September 04, 2013
While the light end of the business jet market has languished over the past five years, the used market is showing encouraging signs of a potential turnaround for smaller aircraft, a Texas based broker finds.
Rene Banglesdorf, CEO of Georgetown, Texas-based aircraft broker Charlie Bravo Aviation, is experiencing a notable pickup in inquiries for light and medium-sized jets. Importantly, she says, these inquiries are coming from small and medium-sized companies looking for Cessna CJs and Bombardier Learjets, along with other light and medium-sized aircraft.
Small and medium-sized companies have been the base of the North American market, representing the overwhelming majority of business jet owners. Yet these are the buyers that have remained on the sidelines during the downturn. Now Banglesdorf says these are the buyers that are calling. “Our phones are ringing a lot,” she says.
Some of these inquiries are coming from companies that had put their fleet replacement plans on hold for a number of years and are ready to jump back into the market. Others, though, are new to business aviation and looking for their first aircraft. She believes pricing is playing a role – it’s possible to get a light aircraft at half or one-third the price before the economic downturn. A used CJ that once sold for $3 million-$4 million five years ago can now be found with an asking price that just nudges above $1 million.
Prices appear to finally be stabilizing, she says. Industry analyst Jetnet reports prices inched up in July for the third consecutive month this year. Buyers are also becoming more realistic about asking prices, Banglesdorf says. Gone are the prospectors who wanted to swoop in and take an aircraft off the hands of desperate sellers for very little. The buyers are now much more substantial, she says, adding fewer people are making “ridiculous offers.”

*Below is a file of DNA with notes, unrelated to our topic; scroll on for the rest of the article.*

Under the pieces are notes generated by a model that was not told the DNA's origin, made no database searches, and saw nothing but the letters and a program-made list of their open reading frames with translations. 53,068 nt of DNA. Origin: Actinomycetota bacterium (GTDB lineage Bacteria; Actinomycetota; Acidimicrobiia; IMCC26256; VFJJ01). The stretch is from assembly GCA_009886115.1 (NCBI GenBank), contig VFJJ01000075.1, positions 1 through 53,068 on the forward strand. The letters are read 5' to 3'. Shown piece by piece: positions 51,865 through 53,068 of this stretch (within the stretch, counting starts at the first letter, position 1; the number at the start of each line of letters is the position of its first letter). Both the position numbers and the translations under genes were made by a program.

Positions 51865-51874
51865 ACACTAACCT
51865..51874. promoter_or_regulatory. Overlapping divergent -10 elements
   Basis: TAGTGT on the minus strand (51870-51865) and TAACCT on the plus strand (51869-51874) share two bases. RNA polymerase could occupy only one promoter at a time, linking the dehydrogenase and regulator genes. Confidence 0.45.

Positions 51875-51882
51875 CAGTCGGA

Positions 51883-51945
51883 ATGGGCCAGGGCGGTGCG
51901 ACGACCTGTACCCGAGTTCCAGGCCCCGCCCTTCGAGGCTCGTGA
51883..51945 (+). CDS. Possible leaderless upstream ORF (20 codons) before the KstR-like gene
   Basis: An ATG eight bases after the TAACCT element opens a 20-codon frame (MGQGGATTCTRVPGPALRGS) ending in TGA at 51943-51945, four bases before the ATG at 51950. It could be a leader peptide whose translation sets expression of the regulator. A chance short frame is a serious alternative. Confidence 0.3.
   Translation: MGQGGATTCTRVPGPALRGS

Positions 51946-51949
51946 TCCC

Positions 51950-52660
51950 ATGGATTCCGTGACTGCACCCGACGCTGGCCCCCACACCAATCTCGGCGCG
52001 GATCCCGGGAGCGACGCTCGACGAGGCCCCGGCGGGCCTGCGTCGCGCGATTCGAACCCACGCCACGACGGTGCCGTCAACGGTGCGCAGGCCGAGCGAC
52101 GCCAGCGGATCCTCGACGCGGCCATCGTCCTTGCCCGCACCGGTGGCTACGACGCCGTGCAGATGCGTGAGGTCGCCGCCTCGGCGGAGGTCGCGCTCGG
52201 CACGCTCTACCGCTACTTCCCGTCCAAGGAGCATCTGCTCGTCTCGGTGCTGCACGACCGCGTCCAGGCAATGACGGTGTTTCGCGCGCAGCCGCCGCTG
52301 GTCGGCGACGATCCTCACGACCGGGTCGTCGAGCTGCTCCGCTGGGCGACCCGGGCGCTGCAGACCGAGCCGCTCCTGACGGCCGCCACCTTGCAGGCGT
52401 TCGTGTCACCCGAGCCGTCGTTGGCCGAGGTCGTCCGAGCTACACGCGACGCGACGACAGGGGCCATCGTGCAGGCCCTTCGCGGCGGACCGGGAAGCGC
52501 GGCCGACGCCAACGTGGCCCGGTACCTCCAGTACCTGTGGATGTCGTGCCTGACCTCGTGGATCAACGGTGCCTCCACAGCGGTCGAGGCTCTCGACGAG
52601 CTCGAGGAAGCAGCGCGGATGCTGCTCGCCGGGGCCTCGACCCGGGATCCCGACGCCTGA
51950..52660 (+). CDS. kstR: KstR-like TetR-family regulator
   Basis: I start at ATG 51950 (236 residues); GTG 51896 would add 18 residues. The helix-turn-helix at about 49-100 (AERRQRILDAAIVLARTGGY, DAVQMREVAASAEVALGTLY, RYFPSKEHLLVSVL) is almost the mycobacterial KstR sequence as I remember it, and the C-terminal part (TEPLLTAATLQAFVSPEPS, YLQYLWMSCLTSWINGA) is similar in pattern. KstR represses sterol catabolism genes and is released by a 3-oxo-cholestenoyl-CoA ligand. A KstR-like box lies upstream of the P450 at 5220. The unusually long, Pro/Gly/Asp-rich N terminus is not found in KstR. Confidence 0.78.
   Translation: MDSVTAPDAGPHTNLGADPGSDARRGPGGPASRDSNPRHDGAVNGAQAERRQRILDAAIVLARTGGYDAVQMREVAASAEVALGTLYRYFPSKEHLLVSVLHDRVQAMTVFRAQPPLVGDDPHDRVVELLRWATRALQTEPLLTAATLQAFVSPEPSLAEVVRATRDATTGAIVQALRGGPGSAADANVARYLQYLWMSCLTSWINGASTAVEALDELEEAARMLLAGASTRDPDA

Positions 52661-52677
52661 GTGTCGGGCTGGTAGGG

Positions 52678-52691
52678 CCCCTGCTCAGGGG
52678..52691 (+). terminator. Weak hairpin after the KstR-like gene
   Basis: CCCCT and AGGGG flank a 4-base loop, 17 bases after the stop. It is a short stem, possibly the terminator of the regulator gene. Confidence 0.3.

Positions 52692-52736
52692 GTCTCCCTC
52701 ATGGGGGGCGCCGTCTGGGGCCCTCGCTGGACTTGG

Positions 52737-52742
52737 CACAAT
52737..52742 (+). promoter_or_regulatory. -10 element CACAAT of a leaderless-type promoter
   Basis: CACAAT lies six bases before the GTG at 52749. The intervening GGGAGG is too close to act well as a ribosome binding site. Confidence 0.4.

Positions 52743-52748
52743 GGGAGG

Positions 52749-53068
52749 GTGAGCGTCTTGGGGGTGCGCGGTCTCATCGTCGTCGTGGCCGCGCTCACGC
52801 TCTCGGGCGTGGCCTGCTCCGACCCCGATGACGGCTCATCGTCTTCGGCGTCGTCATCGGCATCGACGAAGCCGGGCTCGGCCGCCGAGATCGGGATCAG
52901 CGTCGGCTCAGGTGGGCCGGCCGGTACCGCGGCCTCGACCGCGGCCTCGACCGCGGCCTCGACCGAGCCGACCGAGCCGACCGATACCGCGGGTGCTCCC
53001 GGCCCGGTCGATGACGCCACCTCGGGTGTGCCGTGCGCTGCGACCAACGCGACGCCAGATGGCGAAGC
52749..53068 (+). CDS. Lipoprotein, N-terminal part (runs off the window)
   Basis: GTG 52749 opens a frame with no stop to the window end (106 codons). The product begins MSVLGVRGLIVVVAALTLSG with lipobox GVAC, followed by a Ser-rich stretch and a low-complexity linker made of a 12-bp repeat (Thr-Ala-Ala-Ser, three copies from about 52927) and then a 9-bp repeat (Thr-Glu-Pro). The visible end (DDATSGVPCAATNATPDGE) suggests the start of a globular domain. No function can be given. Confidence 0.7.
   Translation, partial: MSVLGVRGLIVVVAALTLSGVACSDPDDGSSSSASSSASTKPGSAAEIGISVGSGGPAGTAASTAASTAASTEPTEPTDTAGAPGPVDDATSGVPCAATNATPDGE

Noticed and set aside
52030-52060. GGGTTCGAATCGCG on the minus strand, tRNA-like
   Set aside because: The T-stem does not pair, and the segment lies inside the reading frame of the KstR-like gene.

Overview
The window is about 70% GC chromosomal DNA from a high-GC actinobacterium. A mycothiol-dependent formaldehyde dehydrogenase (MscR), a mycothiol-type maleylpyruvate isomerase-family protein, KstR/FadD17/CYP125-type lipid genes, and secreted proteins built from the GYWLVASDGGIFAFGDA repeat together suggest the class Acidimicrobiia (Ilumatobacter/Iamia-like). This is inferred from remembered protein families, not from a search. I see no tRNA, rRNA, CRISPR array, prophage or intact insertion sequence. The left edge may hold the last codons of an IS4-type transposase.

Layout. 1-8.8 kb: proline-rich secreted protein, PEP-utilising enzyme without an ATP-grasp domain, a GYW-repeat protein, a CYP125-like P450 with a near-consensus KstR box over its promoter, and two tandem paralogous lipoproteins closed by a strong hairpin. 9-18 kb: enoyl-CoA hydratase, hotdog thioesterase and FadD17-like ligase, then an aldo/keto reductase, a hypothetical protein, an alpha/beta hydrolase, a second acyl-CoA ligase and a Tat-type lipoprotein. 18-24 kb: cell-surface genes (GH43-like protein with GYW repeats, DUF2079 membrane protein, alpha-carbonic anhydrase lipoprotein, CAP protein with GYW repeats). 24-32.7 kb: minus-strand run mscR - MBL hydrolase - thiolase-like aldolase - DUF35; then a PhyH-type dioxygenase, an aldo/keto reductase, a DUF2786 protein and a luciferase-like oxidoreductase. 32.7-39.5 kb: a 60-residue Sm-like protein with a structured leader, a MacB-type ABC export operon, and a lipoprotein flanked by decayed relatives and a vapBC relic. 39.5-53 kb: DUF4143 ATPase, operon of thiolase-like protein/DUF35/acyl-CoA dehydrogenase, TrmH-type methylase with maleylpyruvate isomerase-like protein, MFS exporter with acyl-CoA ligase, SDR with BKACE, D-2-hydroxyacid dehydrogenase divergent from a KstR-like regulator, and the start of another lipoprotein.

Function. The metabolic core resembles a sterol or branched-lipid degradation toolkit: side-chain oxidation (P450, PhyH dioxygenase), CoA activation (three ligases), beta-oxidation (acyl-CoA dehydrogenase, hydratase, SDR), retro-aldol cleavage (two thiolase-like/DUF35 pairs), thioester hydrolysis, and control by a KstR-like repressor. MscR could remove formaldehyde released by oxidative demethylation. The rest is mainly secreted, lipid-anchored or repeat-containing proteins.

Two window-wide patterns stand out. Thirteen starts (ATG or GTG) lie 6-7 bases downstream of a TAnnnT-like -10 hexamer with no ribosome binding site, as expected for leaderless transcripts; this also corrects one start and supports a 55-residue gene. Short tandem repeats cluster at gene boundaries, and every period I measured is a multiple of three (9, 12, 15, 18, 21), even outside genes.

While pricing is an important factor, economic confidence is playing an even bigger part of what Banglesdorf believes may be the beginning of a turnaround for the light-jet market. Corporate profits have remained high, but companies had been holding tightly onto their resources, preventing that long-awaited kick-start for the market. But Banglesdorf believes more companies are appearing ready to spend, and expects the next quarter to be among her strongest in recent years, based on inquiries her firm has received over the summer.
The used market overall has been down through the first seven months of the year, according to Jetnet data. But light aircraft sales improved in July in North America, even while large and midsize were down. Inventory of aircraft available for sale also continues to go down, a good sign for potential new and used aircraft sales.
No matter which category of aircraft, the sales are all for new aircraft. There is no longer any market for old business jet models, she notes.
Along with the increased North America business, Charlie Bravo Aviation is expanding its international business, with plans to grow its presence in Asia. Banglesdorf says the inquiries from China have been strong for turboprops and trainers, which have more airspace access. But the light jet market there is still quiet.